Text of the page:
The turning point

Climate change requires urgent action, as hardly any government will deny. Business is also beginning to rise to the challenge. Nevertheless, the voluntary commitments being developed for the climate summit in Paris (COP21) are falling short.

A lot will be at stake when heads of government, ministers, mayors, scientists and the global NGO scene meet in Paris for the climate summit. It would be an exaggeration to say that the final decision on the health of our planet will be made at this conference. Nevertheless, it will play a pivotal role for future developments: Paris must deliver encouraging signs that the international community is finally addressing the challenge of climate change.

What is being negotiated in Paris?

COP21 in Paris will be the culmination of a negotiation process that was launched in Durban, South Africa in 2011. Its objective is to put a new international climate agreement in place in 2020 when the Kyoto Protocol expires. The same issues that were already negotiated at the climate summit in Copenhagen in 2009 will once again be on the agenda: mitigation efforts in all countries, adaptation to the consequences of climate change, forest conservation, financial transfers to developing countries, technology partnerships, the development of scientific and political expertise at national and supranational levels, and agreements on transnational climate protection instruments.

Loss and damage – the compensation of poor countries for the harm they suffer as a result of climate change – is a recent addition.
Progress has been made in many of these areas in negotiations at the technical level, but the major policy issues are still in dispute. These include the long-term goal that everyone is – or should be – working toward: a complete phase-out of fossil fuels, and if so, in what timeframe? And what about the right to development? Toward 100-percent renewable energy? Toward all of these things at once and much more?

What will be different from 2009 in Copenhagen?

A significant difference is that hopes for a top-down agreement with binding targets and fair burden-sharing have since been buried. As a consequence of the failure of the last climate summit, the bar has been lowered and new paths are being explored. The Paris summit will not be about reaching an agreement on specific reduction targets for carbon emissions with differentiated commitments for individual groups of countries. Instead, all countries are called on to make individual pledges (Intended Nationally Determined Contributions, or INDCs) that will become part of a package.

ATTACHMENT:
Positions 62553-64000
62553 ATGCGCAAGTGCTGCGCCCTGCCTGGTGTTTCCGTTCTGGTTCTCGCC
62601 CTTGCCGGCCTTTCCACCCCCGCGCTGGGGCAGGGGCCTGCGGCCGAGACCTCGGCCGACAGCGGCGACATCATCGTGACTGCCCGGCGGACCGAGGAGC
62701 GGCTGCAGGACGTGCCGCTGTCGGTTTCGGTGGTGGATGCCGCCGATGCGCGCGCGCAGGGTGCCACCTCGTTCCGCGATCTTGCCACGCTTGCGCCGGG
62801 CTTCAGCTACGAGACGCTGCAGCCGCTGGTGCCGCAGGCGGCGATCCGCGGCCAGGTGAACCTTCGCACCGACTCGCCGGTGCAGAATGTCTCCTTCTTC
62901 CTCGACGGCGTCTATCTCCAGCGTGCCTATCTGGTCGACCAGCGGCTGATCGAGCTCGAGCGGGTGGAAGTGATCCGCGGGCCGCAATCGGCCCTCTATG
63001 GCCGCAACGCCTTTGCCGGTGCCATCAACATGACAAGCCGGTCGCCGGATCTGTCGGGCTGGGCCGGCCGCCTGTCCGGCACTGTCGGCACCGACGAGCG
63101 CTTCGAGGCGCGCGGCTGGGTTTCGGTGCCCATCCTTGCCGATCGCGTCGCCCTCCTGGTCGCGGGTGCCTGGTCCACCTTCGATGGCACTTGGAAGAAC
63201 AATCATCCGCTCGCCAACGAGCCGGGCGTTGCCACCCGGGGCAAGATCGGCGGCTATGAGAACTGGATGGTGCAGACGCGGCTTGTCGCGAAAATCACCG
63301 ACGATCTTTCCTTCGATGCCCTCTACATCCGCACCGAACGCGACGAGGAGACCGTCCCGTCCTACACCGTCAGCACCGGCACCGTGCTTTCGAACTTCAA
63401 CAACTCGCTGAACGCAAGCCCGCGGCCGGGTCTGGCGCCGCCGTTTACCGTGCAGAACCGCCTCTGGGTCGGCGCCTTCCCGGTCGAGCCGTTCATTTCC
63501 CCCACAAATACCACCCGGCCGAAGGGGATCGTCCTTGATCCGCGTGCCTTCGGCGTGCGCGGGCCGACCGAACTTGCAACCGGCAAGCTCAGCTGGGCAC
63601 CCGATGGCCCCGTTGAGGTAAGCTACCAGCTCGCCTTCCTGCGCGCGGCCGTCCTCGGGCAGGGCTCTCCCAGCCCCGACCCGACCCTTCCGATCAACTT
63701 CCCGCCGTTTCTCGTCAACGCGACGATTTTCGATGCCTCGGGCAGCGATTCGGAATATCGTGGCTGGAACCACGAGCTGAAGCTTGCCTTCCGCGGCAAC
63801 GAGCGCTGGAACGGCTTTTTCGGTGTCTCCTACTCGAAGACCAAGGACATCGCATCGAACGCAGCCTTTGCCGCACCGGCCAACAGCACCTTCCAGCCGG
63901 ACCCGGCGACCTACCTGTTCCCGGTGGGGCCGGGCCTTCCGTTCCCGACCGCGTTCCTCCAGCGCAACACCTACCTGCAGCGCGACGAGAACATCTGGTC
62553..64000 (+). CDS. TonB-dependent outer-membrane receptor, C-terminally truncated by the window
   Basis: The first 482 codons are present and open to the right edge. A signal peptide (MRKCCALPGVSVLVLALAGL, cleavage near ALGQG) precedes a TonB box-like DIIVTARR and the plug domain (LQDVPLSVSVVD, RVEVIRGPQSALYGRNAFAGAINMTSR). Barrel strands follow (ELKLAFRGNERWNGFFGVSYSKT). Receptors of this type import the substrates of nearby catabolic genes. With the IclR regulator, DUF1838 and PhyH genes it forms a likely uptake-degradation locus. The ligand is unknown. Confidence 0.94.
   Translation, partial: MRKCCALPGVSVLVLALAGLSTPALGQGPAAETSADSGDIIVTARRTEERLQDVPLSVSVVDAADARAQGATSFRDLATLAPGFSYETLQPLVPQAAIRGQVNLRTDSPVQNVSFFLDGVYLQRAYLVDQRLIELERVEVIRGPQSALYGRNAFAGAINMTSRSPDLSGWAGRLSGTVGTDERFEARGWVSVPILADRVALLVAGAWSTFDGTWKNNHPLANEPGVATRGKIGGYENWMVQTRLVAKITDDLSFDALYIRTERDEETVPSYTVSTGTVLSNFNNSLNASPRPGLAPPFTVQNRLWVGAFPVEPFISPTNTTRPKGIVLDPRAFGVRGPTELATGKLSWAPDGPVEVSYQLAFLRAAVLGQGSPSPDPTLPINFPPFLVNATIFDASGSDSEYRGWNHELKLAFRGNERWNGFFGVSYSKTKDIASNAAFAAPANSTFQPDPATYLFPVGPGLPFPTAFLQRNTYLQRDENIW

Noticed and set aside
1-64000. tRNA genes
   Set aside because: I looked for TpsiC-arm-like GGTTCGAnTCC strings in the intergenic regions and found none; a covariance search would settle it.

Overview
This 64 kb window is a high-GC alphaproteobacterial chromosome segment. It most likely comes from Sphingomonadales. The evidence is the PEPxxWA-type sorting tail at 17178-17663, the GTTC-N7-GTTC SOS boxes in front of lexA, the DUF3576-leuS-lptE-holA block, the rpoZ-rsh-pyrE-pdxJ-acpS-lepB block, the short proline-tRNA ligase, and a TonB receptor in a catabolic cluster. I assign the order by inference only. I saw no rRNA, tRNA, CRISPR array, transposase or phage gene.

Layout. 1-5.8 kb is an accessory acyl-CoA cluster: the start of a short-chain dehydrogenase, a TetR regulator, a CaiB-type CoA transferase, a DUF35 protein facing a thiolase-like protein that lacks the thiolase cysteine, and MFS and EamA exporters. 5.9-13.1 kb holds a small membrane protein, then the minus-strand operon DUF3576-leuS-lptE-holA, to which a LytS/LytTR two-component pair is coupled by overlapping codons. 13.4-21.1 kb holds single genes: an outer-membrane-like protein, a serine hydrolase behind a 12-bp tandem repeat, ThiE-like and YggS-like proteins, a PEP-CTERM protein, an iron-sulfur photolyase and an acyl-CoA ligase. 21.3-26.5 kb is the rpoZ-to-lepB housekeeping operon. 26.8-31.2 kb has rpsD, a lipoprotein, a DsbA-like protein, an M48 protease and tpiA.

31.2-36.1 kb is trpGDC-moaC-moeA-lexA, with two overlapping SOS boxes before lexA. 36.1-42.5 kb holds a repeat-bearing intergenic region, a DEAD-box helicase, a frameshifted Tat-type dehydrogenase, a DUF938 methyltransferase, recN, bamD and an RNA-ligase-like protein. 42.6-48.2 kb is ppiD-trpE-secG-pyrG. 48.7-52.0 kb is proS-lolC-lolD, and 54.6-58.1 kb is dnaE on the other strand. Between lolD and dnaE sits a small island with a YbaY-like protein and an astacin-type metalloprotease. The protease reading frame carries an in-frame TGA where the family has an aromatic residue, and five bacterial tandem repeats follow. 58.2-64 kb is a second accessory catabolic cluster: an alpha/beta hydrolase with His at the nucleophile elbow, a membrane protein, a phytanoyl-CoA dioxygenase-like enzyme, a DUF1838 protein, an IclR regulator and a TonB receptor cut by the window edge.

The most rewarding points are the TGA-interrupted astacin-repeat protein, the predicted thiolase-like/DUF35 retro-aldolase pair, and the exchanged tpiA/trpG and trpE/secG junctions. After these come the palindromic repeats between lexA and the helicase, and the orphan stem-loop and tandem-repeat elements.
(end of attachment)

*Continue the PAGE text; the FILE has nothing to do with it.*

The only common guideline to date is the commitment to limit global warming to a maximum of 2°C above pre-industrial levels. It is already clear, however, that the sum of the commitments that will be on the table in Paris will fall far short of this goal. If we maintain the proposed scope and pace of mitigation, we can expect global warming to reach 3-4°C, a level that would be catastrophic for much of the world’s population.

At best, the Paris climate agreement will lay down rules on transparency, reporting and verification of the commitments each country makes – unfortunately, consensus on even this minimum requirement remains out of reach. Such rules are of great importance to ensure that national commitments do not just remain on paper, however. Transparency and comparability are essential to ensure that a global public and a global discourse on climate protection can develop to ensure that individual states live up to their obligations. The dynamics unfolding in the developing countries on their way toward defining their own INDCs also must not be underestimated. It is not always happening with broad civil society participation or according to democratic rules, but in many cases this process has triggered debates in societies with regard to the future development model.

The contributions toward climate protection discussed to date cover a wide gamut. The objective in the old industrial countries of Europe as well as in the United States is an absolute reduction of carbon emissions throughout the economy in the period from 2020 to 2030 and beyond. While EU climate policy proposals have softened noticeably of late, the US has become more ambitious in the final years of the Obama administration. China and most other newly industrialized countries like India are not yet ready to commit to an absolute reduction in their emissions. Their proposals aim at a more or less rapid reduction of the carbon intensity of their economies, or a reduction of emissions vis-à-vis projections for business as usual. To these ends, they want to promote the development of renewable energies and improve energy efficiency. They would also like to count the increased use of nuclear power as “carbon-free energy”. In particular, China and India are pursuing ambitious nuclear energy programs. It is doubtful, however, whether they will be fully implemented, as the construction of new nuclear power plants is very costly and entails too many risks.

It’s not over until it’s over

The chasm between climate policy requirements and achievable results in Paris is vast. Evidence for the acceleration of climate change has been mounting of late: glaciers are melting and oceans warming faster than predicted. Climate scientists warn that the 2°C threshold for the increase in average global temperature over pre-industrial times is too high to prevent a dramatic rise in sea levels. We fear that a “success” will be celebrated in Paris that will only slow the unfolding climate catastrophe rather than bringing about a real turnaround.